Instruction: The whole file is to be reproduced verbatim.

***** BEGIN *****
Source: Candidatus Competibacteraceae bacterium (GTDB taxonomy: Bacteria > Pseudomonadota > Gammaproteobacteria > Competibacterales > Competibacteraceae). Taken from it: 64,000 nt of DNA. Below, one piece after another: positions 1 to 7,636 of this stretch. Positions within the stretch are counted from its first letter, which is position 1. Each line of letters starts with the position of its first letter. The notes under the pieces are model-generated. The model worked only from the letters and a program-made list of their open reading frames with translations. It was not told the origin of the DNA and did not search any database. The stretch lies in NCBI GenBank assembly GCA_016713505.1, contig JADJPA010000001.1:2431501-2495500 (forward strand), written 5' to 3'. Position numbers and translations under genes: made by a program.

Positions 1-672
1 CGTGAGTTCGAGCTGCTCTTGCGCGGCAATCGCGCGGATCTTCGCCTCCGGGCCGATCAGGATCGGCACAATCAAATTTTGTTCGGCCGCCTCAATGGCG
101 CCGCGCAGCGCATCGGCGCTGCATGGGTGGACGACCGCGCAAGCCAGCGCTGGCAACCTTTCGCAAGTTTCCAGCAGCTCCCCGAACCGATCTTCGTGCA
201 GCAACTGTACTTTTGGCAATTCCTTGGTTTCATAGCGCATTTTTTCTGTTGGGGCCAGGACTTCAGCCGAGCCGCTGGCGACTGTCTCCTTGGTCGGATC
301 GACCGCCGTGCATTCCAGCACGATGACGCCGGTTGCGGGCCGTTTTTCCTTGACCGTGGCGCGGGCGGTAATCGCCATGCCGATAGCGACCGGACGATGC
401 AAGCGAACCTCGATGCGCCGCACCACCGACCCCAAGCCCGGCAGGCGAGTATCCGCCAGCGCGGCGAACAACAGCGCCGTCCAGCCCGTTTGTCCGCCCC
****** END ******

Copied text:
Source: Candidatus Competibacteraceae bacterium (GTDB taxonomy: Bacteria > Pseudomonadota > Gammaproteobacteria > Competibacterales > Competibacteraceae). Taken from it: 64,000 nt of DNA. Below, one piece after another: positions 1 to 7,636 of this stretch. Positions within the stretch are counted from its first letter, which is position 1. Each line of letters starts with the position of its first letter. The notes under the pieces are model-generated. The model worked only from the letters and a program-made list of their open reading frames with translations. It was not told the origin of the DNA and did not search any database. The stretch lies in NCBI GenBank assembly GCA_016713505.1, contig JADJPA010000001.1:2431501-2495500 (forward strand), written 5' to 3'. Position numbers and translations under genes: made by a program.

Positions 1-672
1 CGTGAGTTCGAGCTGCTCTTGCGCGGCAATCGCGCGGATCTTCGCCTCCGGGCCGATCAGGATCGGCACAATCAAATTTTGTTCGGCCGCCTCAATGGCG
101 CCGCGCAGCGCATCGGCGCTGCATGGGTGGACGACCGCGCAAGCCAGCGCTGGCAACCTTTCGCAAGTTTCCAGCAGCTCCCCGAACCGATCTTCGTGCA
201 GCAACTGTACTTTTGGCAATTCCTTGGTTTCATAGCGCATTTTTTCTGTTGGGGCCAGGACTTCAGCCGAGCCGCTGGCGACTGTCTCCTTGGTCGGATC
301 GACCGCCGTGCATTCCAGCACGATGACGCCGGTTGCGGGCCGTTTTTCCTTGACCGTGGCGCGGGCGGTAATCGCCATGCCGATAGCGACCGGACGATGC
401 AAGCGAACCTCGATGCGCCGCACCACCGACCCCAAGCCCGGCAGGCGAGTATCCGCCAGCGCGGCGAACAACAGCGCCGTCCAGCCCGTTTGTCCGCCCC